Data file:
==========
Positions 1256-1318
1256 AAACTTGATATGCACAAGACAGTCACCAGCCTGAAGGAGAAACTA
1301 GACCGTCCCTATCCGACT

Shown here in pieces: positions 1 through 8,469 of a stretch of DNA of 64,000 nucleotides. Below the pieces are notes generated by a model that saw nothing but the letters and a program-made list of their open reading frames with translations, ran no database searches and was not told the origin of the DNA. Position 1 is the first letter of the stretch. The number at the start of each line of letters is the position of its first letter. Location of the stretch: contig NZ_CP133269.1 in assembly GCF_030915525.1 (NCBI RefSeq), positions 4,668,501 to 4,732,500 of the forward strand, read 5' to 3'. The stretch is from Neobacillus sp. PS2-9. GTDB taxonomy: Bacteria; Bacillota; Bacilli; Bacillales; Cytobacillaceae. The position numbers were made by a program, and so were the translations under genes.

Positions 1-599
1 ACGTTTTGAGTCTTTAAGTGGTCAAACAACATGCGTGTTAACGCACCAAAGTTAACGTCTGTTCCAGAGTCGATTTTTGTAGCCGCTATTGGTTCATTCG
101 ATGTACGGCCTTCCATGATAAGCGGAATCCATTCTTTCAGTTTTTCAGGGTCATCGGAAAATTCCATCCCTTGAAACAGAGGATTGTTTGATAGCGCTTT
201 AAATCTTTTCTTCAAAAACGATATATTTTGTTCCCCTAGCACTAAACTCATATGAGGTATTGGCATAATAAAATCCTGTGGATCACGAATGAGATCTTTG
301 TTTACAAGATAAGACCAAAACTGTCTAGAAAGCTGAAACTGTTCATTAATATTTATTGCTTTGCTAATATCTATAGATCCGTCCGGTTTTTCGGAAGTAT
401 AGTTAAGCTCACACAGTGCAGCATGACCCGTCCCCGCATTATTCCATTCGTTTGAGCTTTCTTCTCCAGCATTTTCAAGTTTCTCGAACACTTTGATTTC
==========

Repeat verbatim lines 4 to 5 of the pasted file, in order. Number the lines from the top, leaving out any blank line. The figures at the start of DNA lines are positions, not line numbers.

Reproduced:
Shown here in pieces: positions 1 through 8,469 of a stretch of DNA of 64,000 nucleotides. Below the pieces are notes generated by a model that saw nothing but the letters and a program-made list of their open reading frames with translations, ran no database searches and was not told the origin of the DNA. Position 1 is the first letter of the stretch. The number at the start of each line of letters is the position of its first letter. Location of the stretch: contig NZ_CP133269.1 in assembly GCF_030915525.1 (NCBI RefSeq), positions 4,668,501 to 4,732,500 of the forward strand, read 5' to 3'. The stretch is from Neobacillus sp. PS2-9. GTDB taxonomy: Bacteria; Bacillota; Bacilli; Bacillales; Cytobacillaceae. The position numbers were made by a program, and so were the translations under genes.

Positions 1-599